TODAY’S old pictures come from the first Official Guide to Greenock to be published after the Second World War.

The views shows the town from the Cut and the Municipal Buildings, next to which was a property called Commercial Buildings. I recently carried a picture of Commercial Buildings being demolished to make way for what is now the Oak Mall.

In his foreword, Provost Daniel Morris said Greenock had been the principal Allied port in Britain during the war and mentioned that 100 ships of the Home Fleet were coming to Greenock that year on a peacetime visit of gratitude and goodwill to the Clyde.

The guide is not dated but the reference to the Home Fleet’s visit indicates it was published in 1947.

Provost Morris said the area’s main industries — shipbuilding, engineering and sugar refining — had been very sensitive to the rise and fall of world trade and, during the previous 30 years, had fluctuated from full employment and manpower shortage to disastrous hungry years of unemployment and poverty.

However, the guide highlighted that these industries carried on, in addition to worsted and woollen manufacturing, rope making, tent making, aluminium ware and the Torpedo Experimental Establishment.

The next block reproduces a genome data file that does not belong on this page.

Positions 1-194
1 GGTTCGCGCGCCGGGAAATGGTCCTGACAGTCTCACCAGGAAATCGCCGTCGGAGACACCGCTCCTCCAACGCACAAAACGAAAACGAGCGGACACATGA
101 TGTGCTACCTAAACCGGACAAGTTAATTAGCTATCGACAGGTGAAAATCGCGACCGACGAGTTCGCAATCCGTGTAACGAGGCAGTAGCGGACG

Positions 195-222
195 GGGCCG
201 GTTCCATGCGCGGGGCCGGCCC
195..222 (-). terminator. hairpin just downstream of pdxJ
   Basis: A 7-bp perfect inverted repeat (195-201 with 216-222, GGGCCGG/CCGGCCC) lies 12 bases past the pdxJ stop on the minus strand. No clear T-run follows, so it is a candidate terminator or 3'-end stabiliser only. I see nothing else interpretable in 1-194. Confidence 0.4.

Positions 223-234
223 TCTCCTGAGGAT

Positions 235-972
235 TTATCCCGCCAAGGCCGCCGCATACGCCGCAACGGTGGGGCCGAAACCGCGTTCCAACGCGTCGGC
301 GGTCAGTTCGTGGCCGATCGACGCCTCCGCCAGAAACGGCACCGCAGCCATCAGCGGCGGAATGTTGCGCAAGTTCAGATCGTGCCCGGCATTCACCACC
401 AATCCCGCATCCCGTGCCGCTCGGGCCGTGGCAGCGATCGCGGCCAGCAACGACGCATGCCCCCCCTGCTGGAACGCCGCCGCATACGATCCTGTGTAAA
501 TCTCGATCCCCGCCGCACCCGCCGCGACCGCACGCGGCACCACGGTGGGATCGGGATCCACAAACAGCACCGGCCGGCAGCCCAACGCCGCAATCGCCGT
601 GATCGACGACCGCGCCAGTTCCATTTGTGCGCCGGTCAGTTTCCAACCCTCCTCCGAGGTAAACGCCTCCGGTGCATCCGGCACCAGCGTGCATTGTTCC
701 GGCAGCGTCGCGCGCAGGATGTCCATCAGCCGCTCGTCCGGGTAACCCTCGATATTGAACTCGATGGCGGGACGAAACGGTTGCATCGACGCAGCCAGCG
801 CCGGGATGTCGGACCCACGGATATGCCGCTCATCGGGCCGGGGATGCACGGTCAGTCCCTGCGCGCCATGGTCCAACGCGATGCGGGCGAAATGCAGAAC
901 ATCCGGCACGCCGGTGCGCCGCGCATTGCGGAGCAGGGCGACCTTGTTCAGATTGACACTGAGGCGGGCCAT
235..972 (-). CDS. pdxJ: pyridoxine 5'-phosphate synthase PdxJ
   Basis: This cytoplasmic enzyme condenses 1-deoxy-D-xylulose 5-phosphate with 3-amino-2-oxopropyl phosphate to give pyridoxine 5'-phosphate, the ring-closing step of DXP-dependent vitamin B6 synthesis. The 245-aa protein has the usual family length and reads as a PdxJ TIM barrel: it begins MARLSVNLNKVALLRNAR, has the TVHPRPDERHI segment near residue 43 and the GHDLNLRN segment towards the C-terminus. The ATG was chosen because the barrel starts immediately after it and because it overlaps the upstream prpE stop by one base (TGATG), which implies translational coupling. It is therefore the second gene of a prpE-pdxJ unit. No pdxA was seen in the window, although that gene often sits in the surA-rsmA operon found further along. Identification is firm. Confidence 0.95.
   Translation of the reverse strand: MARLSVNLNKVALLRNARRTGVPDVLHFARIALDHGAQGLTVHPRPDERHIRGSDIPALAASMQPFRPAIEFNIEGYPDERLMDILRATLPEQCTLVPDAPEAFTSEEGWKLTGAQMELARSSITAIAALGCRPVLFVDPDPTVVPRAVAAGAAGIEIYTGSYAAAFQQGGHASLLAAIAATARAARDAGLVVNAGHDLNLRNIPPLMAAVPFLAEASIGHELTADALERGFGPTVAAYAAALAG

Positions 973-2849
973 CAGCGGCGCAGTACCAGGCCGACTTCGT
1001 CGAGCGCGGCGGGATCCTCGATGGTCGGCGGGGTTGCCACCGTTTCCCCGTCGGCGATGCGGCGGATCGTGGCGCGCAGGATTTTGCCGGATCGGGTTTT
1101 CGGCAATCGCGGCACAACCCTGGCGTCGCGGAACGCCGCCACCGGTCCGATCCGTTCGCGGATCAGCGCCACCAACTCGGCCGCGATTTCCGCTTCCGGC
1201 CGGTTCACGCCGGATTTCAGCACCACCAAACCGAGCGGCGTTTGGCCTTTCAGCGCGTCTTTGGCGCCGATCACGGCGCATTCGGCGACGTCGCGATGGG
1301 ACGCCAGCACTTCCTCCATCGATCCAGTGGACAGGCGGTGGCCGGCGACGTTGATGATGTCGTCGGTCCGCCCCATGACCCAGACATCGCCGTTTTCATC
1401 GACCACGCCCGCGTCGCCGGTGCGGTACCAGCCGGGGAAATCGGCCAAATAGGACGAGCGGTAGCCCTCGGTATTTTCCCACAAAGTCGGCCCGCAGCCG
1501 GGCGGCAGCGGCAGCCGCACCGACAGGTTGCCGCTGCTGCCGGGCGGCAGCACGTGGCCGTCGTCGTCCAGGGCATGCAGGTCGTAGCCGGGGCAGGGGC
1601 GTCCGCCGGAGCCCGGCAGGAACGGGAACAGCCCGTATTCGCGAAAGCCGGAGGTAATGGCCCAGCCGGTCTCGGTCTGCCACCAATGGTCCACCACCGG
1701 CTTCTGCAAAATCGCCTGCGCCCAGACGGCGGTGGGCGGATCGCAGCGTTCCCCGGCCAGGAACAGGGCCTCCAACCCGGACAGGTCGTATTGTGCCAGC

It stated that the harbours and docks of Greenock directly connected with the railway system and occupied an area of more than 100 acres.

The guide included this message for industrialists: “Greenock offers a number of suitable sites with ample gas, water and electricity supplies. Sites adjacent to the harbour undertaking are available.” Visitors were advised: “Greenock offers a healthy holiday with ready access to all the famous Clyde watering places by road, rail and steamers and many fine walks and vantage point for views of loch and mountain.” Provost Morris’s foreword acknowledged that Greenock had suffered badly with loss of life and the destruction of more than 1,000 homes during the Blitz of May 1941.

The town was to get back on its feet but nobody could have anticipated that half a century or so later our traditional industries would be wiped out, with major consequences for Greenock and its residents.